4 Things To Think About Before Doing a Balance Transfer
Ideally, the best way to use a credit card is to pay your balance each month. But we don’t live in an ideal world. For many who rack up debt on a high-interest card, the best option may seem to be a balance transfer to a lower interest rate card. But is that a good idea? We’ll talk about it in this article.
What Is A Balance Transfer?
Simply put, a balance transfer is moving outstanding balances from one credit card to a separate card that has a lower interest rate. By doing this, you are essentially moving the debt on the more expensive card to the new card. Many credit card issuers make the balance transfer attractive by offering the transfer free to consumers.
Things To Consider Before Making a Balance Transfer
Like most things in life, there’s much to consider before committing to a balance transfer.
- Transferring doesn’t actually equal paying. Even though the company from credit card “A” will consider your debt to them to be satisfied, the debt still has to be paid by you. The only thing that’s changed is that you owe the debt to credit card company “B.”
- While some companies say the balance transfer is free, remember that few things in life are actually free. If you’ve been wooed by a low-interest rate or no interest rate at all, those teaser rates won’t last forever. After a set period of time – usually about six months or a year – the interest rate will typically begin to edge up again.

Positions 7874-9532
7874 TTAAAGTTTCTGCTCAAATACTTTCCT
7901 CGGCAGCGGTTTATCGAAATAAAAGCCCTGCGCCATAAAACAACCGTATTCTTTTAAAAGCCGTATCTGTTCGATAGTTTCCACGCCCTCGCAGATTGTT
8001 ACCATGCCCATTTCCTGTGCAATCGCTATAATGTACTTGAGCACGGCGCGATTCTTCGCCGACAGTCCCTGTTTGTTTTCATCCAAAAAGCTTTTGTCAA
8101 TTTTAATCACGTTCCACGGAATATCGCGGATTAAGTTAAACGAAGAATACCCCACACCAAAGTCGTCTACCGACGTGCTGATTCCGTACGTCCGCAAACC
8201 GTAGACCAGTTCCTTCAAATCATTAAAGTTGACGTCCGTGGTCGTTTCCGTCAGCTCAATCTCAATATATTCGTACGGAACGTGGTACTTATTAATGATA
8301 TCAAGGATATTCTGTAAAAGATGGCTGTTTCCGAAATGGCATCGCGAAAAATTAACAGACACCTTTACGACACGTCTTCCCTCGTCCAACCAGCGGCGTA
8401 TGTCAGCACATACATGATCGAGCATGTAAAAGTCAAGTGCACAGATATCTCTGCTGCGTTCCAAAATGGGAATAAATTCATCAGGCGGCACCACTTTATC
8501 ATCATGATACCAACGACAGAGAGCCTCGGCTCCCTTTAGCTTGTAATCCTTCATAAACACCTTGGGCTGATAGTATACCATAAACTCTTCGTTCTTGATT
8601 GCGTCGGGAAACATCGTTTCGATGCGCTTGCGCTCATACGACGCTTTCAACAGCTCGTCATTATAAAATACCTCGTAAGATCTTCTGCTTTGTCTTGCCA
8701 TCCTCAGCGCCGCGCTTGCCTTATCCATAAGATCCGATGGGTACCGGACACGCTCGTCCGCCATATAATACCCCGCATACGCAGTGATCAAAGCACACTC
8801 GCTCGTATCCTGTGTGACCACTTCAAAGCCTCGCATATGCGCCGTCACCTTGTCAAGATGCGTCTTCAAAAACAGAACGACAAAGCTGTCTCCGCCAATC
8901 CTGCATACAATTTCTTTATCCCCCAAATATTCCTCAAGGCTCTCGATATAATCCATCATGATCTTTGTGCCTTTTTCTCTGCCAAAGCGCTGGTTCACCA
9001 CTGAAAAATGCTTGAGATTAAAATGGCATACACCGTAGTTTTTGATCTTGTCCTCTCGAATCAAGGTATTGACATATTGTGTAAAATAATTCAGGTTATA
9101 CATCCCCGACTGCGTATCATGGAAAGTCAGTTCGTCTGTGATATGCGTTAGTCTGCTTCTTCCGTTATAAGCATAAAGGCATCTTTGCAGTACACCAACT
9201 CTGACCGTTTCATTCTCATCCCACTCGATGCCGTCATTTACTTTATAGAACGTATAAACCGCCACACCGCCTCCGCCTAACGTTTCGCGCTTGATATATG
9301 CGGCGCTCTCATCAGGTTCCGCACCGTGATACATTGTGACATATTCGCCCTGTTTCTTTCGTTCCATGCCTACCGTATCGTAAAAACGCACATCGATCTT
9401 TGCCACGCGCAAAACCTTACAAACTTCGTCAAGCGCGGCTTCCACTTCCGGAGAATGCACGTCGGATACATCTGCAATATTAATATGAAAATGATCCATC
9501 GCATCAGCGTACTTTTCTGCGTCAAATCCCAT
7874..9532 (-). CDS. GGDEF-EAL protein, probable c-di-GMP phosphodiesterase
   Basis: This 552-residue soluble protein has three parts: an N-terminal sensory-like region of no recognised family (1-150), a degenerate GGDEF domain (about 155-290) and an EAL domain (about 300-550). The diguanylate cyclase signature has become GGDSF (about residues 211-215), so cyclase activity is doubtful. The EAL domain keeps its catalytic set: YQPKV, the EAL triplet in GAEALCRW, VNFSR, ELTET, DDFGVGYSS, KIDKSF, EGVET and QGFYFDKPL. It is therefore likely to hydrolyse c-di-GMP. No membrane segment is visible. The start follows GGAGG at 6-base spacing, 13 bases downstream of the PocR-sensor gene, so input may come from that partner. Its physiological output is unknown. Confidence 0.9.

- Balance transfers aren’t just for credit cards. You can also move loans for automobiles, appliances and other monthly payments to balance transfer cards.
- Repeat transfers aren’t good for you. If you think that transferring the balance to yet another card when the teaser rates expire is a good idea, think again. Making such moves while still maintaining high debt levels can do a lot of damage to your credit score.
Tired of Living With Crippling Debt? Call The Oswalt Law Firm
There is a host of options available that can help you get out from under debt – no matter how much you owe. To learn more, call us here at The Oswalt Law Firm. The first consultation is always free, so call us at 602-225-2222.